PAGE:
At the MCR Labs Cannabis Science Fair held on December 9, 2023, Kevin Casey presented data compiled by Willow Industries’ scientists, Karen Quinto and Carly Bader. The showcased poster, titled “Ozone Treatment: Preserving Terpene and Cannabinoid Potency for Cleaner Quality Cannabis,” summarized the findings of the corresponding white paper published by Willow Industries in 2023.


Cannabis cultivators face a critical decision when implementing one of the several available decontamination methods for cured cannabis products. Considerations like safety and quality are imperative for businesses to address in order for them to thrive in a competitive market. Potency degradation is regarded as one the most valuable opportunity costs when cannabis goes through the process of remediation, as terpene and cannabinoid potency loss affect both quality and price.


Research and Development data gathered from several participating cultivators and verified through 3rd party laboratories show that ozone does not significantly change terpene and cannabinoid potency of cannabis flower. Paired T-test statistical analysis on terpene potency data points (N=329 paired sets) of untreated vs. treated cannabis, indicate that the difference is not significant between untreated and treated cannabis, sample mean (M) = 0.1, standard deviation (SD) = 0.3, t(329) = 0.07, p = .948. Averaged THC potency data points (N=60 paired sets) conclude that statistical results of the paired t-test show the difference is not significant between untreated (M = 19.6 ,SD = 4.8) and treated (M = 19.4 ,SD = 4.2), t(60) = 0.4, p = .665.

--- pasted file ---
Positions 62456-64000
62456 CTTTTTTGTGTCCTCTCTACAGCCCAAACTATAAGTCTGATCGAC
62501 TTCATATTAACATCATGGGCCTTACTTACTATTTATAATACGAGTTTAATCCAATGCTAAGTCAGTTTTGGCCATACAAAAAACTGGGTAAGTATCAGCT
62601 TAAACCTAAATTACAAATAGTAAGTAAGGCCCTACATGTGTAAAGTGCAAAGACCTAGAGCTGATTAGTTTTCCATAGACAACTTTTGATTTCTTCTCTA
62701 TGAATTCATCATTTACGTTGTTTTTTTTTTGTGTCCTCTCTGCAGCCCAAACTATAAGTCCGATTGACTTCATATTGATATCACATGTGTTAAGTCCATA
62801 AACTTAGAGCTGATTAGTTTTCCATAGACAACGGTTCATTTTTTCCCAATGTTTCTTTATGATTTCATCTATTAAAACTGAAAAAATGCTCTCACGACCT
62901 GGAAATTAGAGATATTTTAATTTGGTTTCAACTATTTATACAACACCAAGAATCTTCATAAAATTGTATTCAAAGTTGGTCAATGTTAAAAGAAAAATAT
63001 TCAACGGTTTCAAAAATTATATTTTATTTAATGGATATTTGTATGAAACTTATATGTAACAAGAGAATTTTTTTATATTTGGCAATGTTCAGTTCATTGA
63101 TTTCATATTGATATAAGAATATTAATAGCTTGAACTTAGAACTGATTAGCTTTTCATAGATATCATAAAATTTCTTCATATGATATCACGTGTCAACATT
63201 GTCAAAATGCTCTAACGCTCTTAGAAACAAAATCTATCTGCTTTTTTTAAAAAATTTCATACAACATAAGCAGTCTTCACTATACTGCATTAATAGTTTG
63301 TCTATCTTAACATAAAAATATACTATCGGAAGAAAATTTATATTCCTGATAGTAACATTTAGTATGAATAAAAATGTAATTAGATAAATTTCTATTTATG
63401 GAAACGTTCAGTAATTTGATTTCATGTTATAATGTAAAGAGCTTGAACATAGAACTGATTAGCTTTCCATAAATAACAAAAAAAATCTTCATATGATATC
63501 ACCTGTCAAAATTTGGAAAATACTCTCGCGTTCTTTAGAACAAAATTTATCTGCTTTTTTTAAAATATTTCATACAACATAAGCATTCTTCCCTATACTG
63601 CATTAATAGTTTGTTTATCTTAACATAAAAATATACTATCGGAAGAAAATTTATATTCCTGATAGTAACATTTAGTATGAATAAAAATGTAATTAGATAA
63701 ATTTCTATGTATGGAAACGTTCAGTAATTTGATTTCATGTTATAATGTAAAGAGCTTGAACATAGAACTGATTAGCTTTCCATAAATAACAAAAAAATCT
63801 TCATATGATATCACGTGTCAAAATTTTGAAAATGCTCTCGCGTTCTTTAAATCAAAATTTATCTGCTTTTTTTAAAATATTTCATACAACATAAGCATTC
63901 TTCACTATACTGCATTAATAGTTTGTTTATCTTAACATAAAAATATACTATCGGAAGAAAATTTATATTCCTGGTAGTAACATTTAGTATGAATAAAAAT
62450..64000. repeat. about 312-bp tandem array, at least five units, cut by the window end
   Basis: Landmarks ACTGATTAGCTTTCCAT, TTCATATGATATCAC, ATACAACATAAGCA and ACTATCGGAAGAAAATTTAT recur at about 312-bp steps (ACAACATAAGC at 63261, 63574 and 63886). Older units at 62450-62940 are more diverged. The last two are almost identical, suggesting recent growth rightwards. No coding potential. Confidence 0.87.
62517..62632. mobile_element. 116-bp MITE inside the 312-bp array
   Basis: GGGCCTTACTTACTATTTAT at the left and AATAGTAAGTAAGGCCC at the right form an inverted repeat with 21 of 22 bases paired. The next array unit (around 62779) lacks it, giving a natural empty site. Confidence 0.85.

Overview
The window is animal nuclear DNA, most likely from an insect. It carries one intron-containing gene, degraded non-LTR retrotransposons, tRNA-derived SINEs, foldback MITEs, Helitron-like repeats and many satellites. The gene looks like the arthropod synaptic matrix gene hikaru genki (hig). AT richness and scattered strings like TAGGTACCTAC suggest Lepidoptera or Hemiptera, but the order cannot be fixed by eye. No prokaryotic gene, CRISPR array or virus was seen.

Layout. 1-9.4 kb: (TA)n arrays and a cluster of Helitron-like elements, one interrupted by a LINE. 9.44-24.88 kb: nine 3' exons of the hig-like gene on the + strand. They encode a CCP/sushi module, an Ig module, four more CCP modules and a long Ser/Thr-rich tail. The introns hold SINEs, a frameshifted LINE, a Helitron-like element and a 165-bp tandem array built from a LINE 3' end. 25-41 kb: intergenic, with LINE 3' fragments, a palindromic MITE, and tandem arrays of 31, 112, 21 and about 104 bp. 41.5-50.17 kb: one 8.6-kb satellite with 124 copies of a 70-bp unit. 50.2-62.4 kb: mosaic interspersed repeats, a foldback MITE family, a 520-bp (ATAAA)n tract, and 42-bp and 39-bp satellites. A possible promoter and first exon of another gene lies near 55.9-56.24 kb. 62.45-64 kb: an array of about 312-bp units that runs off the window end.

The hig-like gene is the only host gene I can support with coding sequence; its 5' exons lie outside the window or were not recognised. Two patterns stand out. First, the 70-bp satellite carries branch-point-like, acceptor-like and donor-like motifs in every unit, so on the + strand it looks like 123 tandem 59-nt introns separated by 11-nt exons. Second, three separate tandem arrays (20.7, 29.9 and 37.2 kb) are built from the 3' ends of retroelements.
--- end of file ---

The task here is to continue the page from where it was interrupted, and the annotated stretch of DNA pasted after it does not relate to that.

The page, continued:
Representative photos of a pre- and post-treatment show that the number of trichomes present does not reduce with cannabis ozone treatment, although the post-treated flower exhibit crystallization and elongation of trichomes. Visually, the structures remain intact, including the number of trichome heads. Overall, potency testing results for both terpene and cannabinoid content show no significant difference from control, denoting that trichome structure does protect cannabinoids from oxidative degradation from ozone exposure, concluding that ozone is both efficient and safe for the decontamination of cannabis products.

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